Federal Budget Analysis 2018: A budget about political survival....despite talk of lofty tax cuts

Clearly a modest budget ahead of an election year with virtually no spending cuts.

Thanks largely to a surge in revenue from economic growth both locally and globally, the budget plans to unleash $13.7b in the form of tax cuts for hardworking middle Australia and pensioners.

These are not immediate tax cuts that will put money in the hands of low and middle income earners. The plan is to provide tax relief over a seven year period via tax offsets and changes to the tax brackets for individuals including the removal of the 37% tax bracket entirely. Overall by 2025, the tax system will look slightly flatter, with someone on $41,000 paying the same marginal tax rate up to $200,000.

From 1 July 2018 those earning up to $90,000 will get up to $530 a year benefit. This will phase out to a zero benefit at $125,000 per year. However, you will need to wait until your tax return is lodged to get the benefit as it will be in the form of a tax offset.

At the same time those earning above $87,000 will also benefit from the 32.5% tax bracket being lifted to $90,000 which translates to a maximum of $125 less tax a year.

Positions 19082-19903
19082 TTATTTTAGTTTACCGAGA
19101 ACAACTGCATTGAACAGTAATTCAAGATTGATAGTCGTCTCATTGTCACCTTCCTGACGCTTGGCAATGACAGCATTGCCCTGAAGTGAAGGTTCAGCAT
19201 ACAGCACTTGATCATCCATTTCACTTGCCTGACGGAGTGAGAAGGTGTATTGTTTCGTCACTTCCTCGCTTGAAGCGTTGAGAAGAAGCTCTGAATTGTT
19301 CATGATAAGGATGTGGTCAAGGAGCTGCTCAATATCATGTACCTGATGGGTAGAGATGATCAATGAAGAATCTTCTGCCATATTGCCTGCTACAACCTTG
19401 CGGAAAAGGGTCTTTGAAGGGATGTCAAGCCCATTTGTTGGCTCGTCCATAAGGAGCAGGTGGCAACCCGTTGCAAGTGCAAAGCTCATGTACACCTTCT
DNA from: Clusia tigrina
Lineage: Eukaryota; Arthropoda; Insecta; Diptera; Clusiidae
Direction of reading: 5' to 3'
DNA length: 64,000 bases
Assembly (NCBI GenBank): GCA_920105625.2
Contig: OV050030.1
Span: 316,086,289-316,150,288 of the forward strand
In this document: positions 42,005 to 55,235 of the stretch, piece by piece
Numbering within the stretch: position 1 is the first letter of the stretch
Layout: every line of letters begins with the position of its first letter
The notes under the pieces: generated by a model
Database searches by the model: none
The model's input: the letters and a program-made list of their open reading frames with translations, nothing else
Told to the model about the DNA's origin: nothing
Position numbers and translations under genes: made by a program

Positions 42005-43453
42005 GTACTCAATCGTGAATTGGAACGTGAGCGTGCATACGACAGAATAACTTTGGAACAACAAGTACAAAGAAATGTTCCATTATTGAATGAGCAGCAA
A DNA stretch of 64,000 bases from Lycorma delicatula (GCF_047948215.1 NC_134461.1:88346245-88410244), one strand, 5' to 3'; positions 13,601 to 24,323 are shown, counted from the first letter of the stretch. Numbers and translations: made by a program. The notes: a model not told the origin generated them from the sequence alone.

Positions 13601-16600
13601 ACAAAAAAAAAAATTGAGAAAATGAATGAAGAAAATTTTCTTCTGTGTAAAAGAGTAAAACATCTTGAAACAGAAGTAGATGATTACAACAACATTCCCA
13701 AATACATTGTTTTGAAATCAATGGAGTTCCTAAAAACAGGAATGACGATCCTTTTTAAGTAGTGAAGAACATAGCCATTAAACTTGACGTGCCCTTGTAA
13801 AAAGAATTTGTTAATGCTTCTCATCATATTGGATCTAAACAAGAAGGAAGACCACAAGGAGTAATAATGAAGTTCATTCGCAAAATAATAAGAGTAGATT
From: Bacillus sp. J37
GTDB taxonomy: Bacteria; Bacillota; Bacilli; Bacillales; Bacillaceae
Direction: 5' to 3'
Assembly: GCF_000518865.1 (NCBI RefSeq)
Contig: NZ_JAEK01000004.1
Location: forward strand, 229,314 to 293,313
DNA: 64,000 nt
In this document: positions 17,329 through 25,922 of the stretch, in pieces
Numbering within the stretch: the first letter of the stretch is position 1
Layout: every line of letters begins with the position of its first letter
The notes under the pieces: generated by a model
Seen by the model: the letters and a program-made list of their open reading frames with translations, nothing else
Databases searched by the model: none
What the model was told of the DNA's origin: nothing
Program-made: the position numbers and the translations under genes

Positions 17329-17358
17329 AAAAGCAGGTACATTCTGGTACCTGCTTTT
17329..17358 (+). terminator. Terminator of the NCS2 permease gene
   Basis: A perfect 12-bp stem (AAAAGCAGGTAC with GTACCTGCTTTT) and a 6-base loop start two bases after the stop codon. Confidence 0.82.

Not a lot, but not to be sneezed at as a lot of Australians will be affected.

A sigh of relief also with confirmation that the Medicare levy will remain unchanged for all tax payers.

Those with small super balances will benefit from the ATO being given powers to pro-actively reunite workers with inactive super accounts, capping fees on balances less than $6,000 at 3% and banning exit fees when transferring balances.

Pensioners will benefit marginally from being able to earn $300 a fortnight (up from $250) without losing pension payments. Those who are self employed will now be able to access the same benefit for up to $7,800 a year. Additionally, those aged 65-74 will now be able to contribute to superannuation without satisfying the work test but only for those with super balances less than $300,000.

No need for frantic buying of assets by small business ahead of year end with the news of the extension of the immediate asset write off for expenditure less than $20,000.

With a similar focus to last year’s budget on backing businesses to invest and create more jobs, the Government is pushing ahead with cutting the company tax rate to 27.5% for those with turnover between $25-$50m. The Research and Development tax incentives gets some attention with a $4m cap on refunds for those under $20m turnover and lower overall offsets available when the percentage of an entities expenditure on Research and Development is low.

Despite a focus on reducing the deficit, there are some big spending plans for areas such as infrastructure, technology, aged care and mental health services.

Welcome news also to GPs with a commitment to fund general practice training, with the head of the RACGP calling it a “signal the Government is beginning to understand specialist GPs’ fundamental role in Australian healthcare.”